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Discussion Starter · #1 ·
I know, this guy wants to know where to place a super? On top right? A Local beekeeper say to place a new med super, between my 2 deeps brood boxs to get them moving thru it and to get them started drawing it out for 5 days then put on top.. Its the first time i ever heard of this technique, Here or from other beeks. Anybody else do this technique? Sounds plausible, or just as easy as putting it on top and baiting up, or even just putting on top without an extractor and waiting for them to find it on their own? Any feedback would be appreciated. Thanks.
 

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I have never done this or seen it done. Im not saying people dont do it, I have just never seen it. I put my supers on top of the deeps. I always have but I not so stubborn as to try something new if I thought it would work or improve the way I manage my hives. Well in all fairness, they manage me, I try not to micro manage them. lol
Big T
 

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top,bottom,in the middle...it will make very little difference in the end. they use it if they need it, not before. good luck,mike
 

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I use supers on top of the deeps. If I need additional supers, I bottom super, putting empy supers beneath the ones they are working. I hopefully end up with the full supers on top, so I just snatch them off quickly when harvesting.
 

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Discussion Starter · #5 ·
I dont think you folks understand what i was trying to say...i dont blame you, they thru me for a loop when they told me this. They put a med. honey super, with plain foundation in between the deep brood boxs...temporarily...just to get them to start useing it, drawing out wax, etc., after a 5-7 day period they then move it to the top like usual, with an excluder under. Anybody else do this to get a hive to start working on a honey super?
 

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That actually makes sense to me, especially if you have undrawn frames. I don't think there will be enough time for the bees to draw comb and the queen to lay in it...

Hell, give it a shot, write down your results and post 'em up here!
 

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That actually makes sense to me, especially if you have undrawn frames. I don't think there will be enough time for the bees to draw comb and the queen to lay in it...
You would probably be very surprised to see how fast bees can draw a super of foundation on a good flow and/or when they need it. I would pass on the "place it in the middle" idea and just put it on top of the brood chamber. If there is a flow/or necessity they will draw it,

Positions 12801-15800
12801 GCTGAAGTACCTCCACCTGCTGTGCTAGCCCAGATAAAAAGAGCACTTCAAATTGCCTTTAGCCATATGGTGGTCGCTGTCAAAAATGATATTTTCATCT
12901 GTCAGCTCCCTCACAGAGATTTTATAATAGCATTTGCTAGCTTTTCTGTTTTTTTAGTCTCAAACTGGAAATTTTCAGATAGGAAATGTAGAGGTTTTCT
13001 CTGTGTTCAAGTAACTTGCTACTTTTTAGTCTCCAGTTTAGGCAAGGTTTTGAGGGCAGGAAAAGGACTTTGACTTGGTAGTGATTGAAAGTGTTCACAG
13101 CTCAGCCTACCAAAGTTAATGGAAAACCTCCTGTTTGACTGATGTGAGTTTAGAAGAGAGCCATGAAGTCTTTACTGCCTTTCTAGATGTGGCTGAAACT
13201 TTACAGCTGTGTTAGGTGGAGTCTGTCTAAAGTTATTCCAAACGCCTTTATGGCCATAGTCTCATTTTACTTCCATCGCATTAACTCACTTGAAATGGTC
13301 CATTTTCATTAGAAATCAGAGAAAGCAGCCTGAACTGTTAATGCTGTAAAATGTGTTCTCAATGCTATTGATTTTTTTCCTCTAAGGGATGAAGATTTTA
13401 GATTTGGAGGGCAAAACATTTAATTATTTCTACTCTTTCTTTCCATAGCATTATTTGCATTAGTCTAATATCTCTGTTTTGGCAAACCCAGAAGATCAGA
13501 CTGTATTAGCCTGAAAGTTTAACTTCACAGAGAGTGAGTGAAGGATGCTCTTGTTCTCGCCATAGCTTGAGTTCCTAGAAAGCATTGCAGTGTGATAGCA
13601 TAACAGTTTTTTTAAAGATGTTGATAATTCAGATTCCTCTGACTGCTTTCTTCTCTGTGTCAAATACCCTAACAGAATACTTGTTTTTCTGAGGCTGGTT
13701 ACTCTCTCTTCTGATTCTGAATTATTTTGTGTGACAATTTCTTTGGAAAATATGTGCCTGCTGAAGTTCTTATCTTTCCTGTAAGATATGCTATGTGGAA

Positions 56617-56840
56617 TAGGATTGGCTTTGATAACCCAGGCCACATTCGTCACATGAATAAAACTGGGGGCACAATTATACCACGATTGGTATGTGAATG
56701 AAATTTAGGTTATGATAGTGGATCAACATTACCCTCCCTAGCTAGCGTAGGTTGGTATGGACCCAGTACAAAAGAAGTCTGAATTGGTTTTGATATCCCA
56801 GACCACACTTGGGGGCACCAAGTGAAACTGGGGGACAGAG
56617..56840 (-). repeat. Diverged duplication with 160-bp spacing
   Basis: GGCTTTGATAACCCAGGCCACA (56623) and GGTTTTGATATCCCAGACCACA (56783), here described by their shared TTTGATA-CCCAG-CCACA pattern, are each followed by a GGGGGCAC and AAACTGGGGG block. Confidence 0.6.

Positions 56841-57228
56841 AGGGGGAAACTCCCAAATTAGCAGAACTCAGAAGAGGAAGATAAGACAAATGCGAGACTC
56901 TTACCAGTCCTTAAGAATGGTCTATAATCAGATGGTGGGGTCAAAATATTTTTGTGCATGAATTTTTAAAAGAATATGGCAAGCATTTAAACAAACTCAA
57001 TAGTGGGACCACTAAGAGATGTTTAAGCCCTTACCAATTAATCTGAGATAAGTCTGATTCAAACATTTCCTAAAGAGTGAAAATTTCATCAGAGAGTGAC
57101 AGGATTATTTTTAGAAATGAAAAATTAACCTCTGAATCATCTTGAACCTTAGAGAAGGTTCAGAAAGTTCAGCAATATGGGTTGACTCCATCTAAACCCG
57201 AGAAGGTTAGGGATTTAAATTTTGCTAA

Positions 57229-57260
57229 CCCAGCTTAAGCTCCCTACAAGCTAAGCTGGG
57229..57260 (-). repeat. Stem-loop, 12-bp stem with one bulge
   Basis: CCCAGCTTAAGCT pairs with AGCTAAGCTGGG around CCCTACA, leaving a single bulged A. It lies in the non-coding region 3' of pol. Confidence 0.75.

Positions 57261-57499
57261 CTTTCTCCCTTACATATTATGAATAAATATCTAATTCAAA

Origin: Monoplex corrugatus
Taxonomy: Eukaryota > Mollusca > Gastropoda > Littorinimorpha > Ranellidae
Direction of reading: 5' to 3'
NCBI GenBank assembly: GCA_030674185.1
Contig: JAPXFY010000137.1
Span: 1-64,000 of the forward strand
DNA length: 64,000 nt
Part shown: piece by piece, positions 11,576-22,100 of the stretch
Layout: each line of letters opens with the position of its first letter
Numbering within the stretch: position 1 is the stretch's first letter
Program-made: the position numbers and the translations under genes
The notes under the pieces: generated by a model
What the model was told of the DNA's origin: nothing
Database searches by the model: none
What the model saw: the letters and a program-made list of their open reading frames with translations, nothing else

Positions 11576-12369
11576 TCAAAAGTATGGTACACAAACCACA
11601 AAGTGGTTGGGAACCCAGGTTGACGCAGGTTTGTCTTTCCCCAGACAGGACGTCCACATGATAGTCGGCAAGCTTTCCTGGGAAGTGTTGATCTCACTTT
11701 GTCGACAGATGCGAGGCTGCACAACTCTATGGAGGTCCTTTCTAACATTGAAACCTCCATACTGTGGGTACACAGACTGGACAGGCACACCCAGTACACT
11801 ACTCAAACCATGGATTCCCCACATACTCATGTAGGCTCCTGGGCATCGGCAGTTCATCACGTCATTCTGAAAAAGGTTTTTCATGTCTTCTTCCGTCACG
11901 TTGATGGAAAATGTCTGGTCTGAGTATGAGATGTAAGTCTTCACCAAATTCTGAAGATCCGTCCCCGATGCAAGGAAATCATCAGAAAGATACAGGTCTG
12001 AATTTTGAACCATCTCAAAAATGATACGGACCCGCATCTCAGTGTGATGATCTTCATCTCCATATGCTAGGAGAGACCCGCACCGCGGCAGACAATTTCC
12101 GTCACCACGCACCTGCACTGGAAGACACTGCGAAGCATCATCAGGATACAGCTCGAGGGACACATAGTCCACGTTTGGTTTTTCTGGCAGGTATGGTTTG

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There may be some logic behind the method--queen scent.

In our beginning beek class, we were advised against using an excluder under the honey supers until the queen had gotten a chance to go "stomp around" on the foundation & get her scent up there. Theory was that let the workers know the new box was part of the hive.

A very successful honey producer in our group starts a medium as a brood box, and once it's mostly filled, moves it above the deeps via a Snelgrove board. The new bees never know any home other than the top. He adds additional frames for about 3 weeks to bulk up the population before the main honey flow. Frames emerge, get cleaned out & backfilled with honey since there's no new brood to feed. He just adds additional honey supers as needed. Once he harvests the honey, he removes the Snelgrove & things are back to normal.
 

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That's pretty radical ! You are splitting the brood nest. It won't matter a great deal with a strong hive and warm June weather. The queen will be slow to cross through the super of foundation, so it will act kind-of-like a queen excluder for awhile. She will eventually cross thru it. It might retard egg laying in whichever brood super she is not in.
They will draw it about as fast on top IF there is a honeyflow. It is a HONEYFLOW that causes them to draw comb. You CANNOT trick or force them to draw comb that they don't immediately need.
 

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Don't do it Mike. Whatever box the queen is in will fill up. And if you don't have a flow going, she'll just stop. It does fill the new box faster but at the cost of complete/total disruption of the hive.

Hawk
 
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